While their first album, Fresh Cream, delighted critics and the select few who were in rock’s then-vanguard, it was Cream’s second album, Disraeli Gears, that really propelled them to worldwide fame. Backed by the powerhouse single, “Sunshine of Your Love,” the album reached the Top 10 in the band’s native UK, the US, Australia, Finland and other countries. It sold so well that Cashbox magazine named it the top-selling LP of 1968.
It didn’t hurt that the psychedelic artwork and hot day-glo pink cover caught record-buyers’ eyes rather easily in those days.
The album was recorded in the US After the band had wrapped up their first American tour. They used Felix Pappalardi, who also contributed two songs he had written with his wife: “Strange Brew” and “World of Pain.” Atlantic Records president, Ahmet Ertegun was also in attendance for the sessions which took a mere three days! There’s a reason the band laid down those tracks so quickly. Their U.S. visas expired the same day they wrapped up production.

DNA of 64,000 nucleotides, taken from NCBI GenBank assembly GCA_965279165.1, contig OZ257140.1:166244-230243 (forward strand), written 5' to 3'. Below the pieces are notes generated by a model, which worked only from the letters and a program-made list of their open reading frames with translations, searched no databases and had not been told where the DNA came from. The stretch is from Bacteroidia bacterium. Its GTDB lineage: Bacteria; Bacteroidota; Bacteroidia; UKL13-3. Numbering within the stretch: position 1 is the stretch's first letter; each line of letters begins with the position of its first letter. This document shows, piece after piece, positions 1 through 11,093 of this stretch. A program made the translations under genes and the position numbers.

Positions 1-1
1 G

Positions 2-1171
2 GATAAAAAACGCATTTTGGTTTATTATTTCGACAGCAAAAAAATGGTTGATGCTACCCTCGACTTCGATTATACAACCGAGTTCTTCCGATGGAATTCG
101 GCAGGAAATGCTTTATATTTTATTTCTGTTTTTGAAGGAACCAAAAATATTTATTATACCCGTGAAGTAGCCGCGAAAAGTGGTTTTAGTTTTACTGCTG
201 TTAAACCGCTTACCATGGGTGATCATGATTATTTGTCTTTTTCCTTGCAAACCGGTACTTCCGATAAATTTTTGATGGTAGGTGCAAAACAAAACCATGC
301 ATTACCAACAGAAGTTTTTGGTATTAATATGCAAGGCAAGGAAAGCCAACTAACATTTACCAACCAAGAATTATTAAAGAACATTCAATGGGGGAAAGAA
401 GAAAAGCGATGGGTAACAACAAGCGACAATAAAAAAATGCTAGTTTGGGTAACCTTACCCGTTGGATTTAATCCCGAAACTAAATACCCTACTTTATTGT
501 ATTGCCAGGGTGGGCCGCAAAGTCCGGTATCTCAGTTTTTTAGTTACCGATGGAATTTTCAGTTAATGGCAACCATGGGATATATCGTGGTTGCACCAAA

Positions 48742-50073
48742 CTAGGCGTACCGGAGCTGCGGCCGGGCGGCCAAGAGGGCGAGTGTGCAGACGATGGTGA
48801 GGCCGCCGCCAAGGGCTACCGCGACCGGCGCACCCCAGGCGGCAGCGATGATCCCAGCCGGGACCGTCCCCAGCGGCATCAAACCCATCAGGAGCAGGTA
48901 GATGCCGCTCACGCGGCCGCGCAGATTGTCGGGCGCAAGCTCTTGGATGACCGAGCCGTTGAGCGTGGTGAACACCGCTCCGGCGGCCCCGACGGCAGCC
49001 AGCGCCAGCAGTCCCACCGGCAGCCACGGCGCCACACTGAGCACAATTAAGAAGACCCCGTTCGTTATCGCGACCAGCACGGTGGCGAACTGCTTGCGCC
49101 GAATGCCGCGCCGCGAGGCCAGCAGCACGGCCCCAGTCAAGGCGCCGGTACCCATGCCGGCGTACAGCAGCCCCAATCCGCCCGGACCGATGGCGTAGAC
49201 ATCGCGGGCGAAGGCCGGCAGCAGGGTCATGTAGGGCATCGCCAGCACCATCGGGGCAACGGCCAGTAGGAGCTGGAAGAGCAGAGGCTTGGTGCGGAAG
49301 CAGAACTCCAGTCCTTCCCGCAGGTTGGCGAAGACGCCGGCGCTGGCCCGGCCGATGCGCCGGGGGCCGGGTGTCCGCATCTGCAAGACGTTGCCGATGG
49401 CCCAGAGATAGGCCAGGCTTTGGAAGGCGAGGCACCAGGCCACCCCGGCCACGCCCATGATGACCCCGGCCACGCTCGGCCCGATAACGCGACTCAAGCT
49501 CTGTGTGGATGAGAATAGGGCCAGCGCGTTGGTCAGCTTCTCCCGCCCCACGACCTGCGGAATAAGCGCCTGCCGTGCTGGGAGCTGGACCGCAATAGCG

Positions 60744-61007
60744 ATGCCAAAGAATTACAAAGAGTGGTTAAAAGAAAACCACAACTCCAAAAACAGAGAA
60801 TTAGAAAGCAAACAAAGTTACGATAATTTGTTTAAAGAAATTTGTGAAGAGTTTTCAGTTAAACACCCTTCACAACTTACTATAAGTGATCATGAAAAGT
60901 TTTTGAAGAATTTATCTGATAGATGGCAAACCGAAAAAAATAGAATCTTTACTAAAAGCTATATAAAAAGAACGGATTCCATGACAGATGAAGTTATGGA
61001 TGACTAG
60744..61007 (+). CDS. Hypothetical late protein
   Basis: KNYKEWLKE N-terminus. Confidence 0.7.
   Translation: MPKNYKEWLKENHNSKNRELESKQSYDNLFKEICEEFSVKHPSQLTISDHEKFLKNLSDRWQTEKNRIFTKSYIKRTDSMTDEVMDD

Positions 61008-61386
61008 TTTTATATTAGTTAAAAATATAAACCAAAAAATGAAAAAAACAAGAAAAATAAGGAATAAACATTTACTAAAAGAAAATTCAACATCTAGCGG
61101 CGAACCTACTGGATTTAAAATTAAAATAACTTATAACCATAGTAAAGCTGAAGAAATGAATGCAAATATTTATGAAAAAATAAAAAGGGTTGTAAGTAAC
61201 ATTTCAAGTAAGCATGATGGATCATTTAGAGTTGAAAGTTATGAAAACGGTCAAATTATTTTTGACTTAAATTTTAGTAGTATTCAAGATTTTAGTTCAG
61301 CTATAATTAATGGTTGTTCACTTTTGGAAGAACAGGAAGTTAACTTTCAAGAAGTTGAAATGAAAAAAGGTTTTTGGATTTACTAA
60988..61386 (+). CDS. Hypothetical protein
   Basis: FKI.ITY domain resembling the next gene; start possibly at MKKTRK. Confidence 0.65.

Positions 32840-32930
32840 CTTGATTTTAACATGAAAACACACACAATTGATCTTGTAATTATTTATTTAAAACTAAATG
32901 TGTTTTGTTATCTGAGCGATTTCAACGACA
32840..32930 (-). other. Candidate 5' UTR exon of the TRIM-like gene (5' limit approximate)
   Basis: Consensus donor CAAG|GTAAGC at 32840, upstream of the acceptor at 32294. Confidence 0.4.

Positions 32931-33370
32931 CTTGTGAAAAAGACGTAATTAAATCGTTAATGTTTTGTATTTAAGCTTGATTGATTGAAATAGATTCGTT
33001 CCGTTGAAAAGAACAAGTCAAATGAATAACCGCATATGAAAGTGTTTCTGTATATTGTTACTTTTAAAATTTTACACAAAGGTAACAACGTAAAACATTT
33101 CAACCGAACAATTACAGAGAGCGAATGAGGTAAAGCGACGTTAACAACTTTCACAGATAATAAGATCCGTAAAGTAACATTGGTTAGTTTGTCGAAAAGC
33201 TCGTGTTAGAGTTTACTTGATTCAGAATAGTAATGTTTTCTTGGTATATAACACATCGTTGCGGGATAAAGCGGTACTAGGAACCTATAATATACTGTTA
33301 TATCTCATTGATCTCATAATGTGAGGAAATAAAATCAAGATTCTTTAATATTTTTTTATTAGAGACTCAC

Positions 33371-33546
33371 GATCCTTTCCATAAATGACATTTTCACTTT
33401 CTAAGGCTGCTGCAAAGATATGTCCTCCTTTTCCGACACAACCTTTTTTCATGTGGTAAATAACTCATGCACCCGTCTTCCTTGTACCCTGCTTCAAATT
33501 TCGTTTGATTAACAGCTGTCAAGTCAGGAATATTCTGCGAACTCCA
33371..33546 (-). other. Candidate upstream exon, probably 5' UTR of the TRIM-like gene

Besides the hit single, “Strange Brew,” “Tales of Brave Ulysses,” “SWLABR” (which co-composer & band member Jack Bruce says stands for “She Was Like a Bearded Rainbow”) and most of the other tracks got significant airplay on the then-emerging FM ‘underground’ rock stations that were springing up in America’s major radio markets.
If you’ve always wondered what the title meant, drummer Ginger Baker says it came from one of their roadies who was talking about buying a racing bike and totally mangled the phrase for a part of the bike: derailleur gears in front of Baker and fellow band member Eric Clapton. The two thought it was hilarious and that’s how it became the name of one of rock’s greatest albums. In 1999, it was inducted into the Grammy Hall of Fame.